While in the Kansas City-area during the late 1970s, he would face Jesse Ventura in his debut match in Wichita. According to his autobiography, Ventura claimed that if he had impressed the crowd during their match, Mijares had been instructed to allow Ventura to throw him over the top rope so as Ventura would receive a disqualification. If not, he was to injure Ventura in a legitimate "shoot".[2]

WWF[edit]

Mijares joined the World Wrestling Federation in 1984 as it began its national expansion under Vince McMahon, Jr. Although facing many of the promotions top stars such as the British Bulldog, Randy Savage, Honky Tonk Man, Jake Roberts and Ted DiBiase, he would be used primarily as a preliminary wrestler during his career in the WWF, Atlas continued competing for the WWF until the early 1990s.

Retirement[edit]

In 1993, Mijares retired from professional wrestling and eventually went into law enforcement as a probation officer. In recent years, Mijares works with convicts as a security monitor for the Bexar County Adult Probation Department in San Antonio, Texas.[3]

In 2004, Mijares was honored by the Cauliflower Alley Club at their annual banquet in Las Vegas, Nevada.[4]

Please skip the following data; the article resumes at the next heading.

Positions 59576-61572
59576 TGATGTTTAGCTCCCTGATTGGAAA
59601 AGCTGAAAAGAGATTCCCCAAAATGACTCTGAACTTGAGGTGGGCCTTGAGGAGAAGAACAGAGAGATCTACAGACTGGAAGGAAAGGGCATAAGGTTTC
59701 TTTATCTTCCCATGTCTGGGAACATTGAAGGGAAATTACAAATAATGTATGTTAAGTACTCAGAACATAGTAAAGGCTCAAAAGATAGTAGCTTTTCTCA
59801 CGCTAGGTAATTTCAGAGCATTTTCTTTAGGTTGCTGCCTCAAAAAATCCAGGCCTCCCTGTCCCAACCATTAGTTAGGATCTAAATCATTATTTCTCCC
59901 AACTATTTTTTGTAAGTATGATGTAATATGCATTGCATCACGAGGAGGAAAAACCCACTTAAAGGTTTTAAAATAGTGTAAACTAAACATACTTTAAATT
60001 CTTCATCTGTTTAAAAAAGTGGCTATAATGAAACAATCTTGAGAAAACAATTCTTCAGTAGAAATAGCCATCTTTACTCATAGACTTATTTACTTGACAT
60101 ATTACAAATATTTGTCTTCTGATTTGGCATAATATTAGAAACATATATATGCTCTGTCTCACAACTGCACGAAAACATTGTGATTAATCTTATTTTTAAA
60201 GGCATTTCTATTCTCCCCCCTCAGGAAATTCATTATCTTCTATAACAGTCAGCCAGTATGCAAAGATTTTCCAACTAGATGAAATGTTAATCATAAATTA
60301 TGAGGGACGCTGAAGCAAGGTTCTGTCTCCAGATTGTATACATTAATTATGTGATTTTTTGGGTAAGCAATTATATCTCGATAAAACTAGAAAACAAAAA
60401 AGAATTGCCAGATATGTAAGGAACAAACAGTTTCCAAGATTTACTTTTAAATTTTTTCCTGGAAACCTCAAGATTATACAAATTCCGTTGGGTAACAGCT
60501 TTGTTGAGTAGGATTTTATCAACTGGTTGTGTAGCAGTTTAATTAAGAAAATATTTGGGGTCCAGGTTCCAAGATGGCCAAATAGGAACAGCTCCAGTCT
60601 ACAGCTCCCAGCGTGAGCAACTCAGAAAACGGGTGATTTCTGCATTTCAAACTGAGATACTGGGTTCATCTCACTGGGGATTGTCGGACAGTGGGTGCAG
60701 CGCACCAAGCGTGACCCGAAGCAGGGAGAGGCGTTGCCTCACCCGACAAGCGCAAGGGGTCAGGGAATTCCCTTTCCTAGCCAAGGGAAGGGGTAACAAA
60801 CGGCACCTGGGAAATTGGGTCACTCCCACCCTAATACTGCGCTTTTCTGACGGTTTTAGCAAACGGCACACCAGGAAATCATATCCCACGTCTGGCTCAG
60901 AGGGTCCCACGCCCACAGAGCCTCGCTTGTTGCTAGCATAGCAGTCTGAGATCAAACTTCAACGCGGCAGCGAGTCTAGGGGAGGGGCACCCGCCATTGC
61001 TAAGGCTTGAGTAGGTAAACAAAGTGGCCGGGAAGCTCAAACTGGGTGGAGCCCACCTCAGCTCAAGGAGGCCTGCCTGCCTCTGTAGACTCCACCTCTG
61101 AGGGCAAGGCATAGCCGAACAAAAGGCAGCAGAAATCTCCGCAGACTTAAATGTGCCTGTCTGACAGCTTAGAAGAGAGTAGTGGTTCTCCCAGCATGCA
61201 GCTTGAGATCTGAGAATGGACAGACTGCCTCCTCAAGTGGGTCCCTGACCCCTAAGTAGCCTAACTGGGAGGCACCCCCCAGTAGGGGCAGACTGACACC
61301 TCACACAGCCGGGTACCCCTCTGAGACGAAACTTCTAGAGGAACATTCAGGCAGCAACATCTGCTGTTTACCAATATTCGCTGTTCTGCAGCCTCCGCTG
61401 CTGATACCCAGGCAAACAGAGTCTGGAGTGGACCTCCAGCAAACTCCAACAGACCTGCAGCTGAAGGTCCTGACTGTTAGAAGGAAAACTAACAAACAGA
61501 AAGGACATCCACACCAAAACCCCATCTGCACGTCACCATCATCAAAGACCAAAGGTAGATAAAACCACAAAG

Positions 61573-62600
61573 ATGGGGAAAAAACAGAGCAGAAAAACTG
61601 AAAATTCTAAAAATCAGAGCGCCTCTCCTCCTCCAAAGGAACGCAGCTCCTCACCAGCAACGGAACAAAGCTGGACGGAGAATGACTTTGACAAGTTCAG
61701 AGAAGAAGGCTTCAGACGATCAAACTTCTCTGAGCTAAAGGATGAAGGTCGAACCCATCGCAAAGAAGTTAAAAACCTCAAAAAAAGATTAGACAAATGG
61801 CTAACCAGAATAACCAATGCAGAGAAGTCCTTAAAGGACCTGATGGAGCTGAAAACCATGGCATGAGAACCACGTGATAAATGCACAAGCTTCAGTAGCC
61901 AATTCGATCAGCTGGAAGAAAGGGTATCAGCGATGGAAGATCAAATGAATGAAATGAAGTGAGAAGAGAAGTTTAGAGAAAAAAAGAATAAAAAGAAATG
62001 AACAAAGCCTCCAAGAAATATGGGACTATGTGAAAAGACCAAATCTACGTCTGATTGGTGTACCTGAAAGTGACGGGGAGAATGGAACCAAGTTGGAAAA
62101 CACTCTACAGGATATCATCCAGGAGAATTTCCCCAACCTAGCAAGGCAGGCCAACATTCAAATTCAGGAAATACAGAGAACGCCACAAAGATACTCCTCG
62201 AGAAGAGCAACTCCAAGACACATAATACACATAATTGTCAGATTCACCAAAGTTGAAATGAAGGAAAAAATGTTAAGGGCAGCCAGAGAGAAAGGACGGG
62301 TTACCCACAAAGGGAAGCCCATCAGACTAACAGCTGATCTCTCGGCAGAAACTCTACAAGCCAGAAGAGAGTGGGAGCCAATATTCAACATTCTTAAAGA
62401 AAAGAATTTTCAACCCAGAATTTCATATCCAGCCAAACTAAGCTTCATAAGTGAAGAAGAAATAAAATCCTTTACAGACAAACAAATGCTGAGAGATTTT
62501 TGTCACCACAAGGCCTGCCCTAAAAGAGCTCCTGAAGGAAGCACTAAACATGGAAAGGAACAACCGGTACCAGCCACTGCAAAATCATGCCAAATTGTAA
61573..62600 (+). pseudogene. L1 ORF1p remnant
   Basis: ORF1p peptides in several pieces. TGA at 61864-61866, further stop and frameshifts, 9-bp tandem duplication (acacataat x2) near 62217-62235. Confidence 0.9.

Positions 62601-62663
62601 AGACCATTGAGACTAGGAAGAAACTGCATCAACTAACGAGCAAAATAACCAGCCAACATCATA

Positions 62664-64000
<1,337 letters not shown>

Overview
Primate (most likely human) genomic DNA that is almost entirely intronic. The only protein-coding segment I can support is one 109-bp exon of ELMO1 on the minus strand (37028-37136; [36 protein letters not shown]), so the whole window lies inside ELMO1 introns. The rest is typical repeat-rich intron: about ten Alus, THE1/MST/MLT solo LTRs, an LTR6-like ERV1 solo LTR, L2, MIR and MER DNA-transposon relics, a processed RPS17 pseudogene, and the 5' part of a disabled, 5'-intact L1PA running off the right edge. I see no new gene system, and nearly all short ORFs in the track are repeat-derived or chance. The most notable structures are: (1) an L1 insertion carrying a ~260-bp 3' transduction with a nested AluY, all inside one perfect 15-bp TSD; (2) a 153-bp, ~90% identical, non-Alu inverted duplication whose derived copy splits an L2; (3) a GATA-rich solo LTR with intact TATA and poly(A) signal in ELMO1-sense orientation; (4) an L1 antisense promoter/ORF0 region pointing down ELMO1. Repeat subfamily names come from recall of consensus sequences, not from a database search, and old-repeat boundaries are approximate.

In July 2016, Mijares was named part of a class action lawsuit filed against WWE which alleged that wrestlers incurred traumatic brain injuries during their tenure and that the company concealed the risks of injury. The suit is litigated by attorney Konstantine Kyros, who has been involved in a number of other lawsuits against WWE.[5]

Championships and accomplishments[edit]

References[edit]

  1. ^ Rose, Barry (2006). "Wrestler: Omar Negro". CWFarchives.com.
  2. ^ Cohen, Daniel. Jesse Ventura: The Body, the Mouth, and the Mind. Brookfield, Connecticut: Twenty-First Century Books, 2001. (pg. 41-42) ISBN 0-7613-1905-0
  3. ^ Molinaro, John (1999-10-27). "Omar Atlas: Just doing his job". SLAM! Sports.
  4. ^ "CAC 2004 Reunion: Omar Atlas, 2004 CAC Honoree". Cauliflower Alley Club. 2004.
  5. ^ "WWE sued in wrestler class action lawsuit featuring Jimmy 'Superfly' Snuka, Paul 'Mr Wonderful' Orndorff". FoxSports.com. Fox Entertainment Group (21st Century Fox). July 18, 2015. Retrieved July 20, 2016.
  6. ^ "N.W.A. Central States Heavyweight Title". Puroresu Dojo. 2003.
  7. ^ "N.W.A. North American Tag Team Title (Central States)". Puroresu Dojo. 2003.
  8. ^ "N.W.A. World Tag Team Title (Central States)". Puroresu Dojo. 2003.
  9. ^ "Florida Tag Team Title". Puroresu Dojo. 2003.
  10. ^ "Texas Heavyweight Title". Puroresu Dojo. 2003.
  11. ^ "N.W.A. Pacific Northwest Tag Team Title". Puroresu Dojo. 2003. Retrieved 2007-10-09.
  12. ^ "S.C.W. Southwest Tag Team Title". Puroresu Dojo. 2003.
  13. ^ "North American Heavyweight Title (Calgary Stampede)". Puroresu Dojo. 2003.
  14. ^ Royal Duncan & Gary Will (2000). Wrestling Title Histories (4th ed.). Archeus Communications. ISBN 0-9698161-5-4.
  15. ^ "Caribbean Tag Team Title". Puroresu Dojo. 2003.

External links[edit]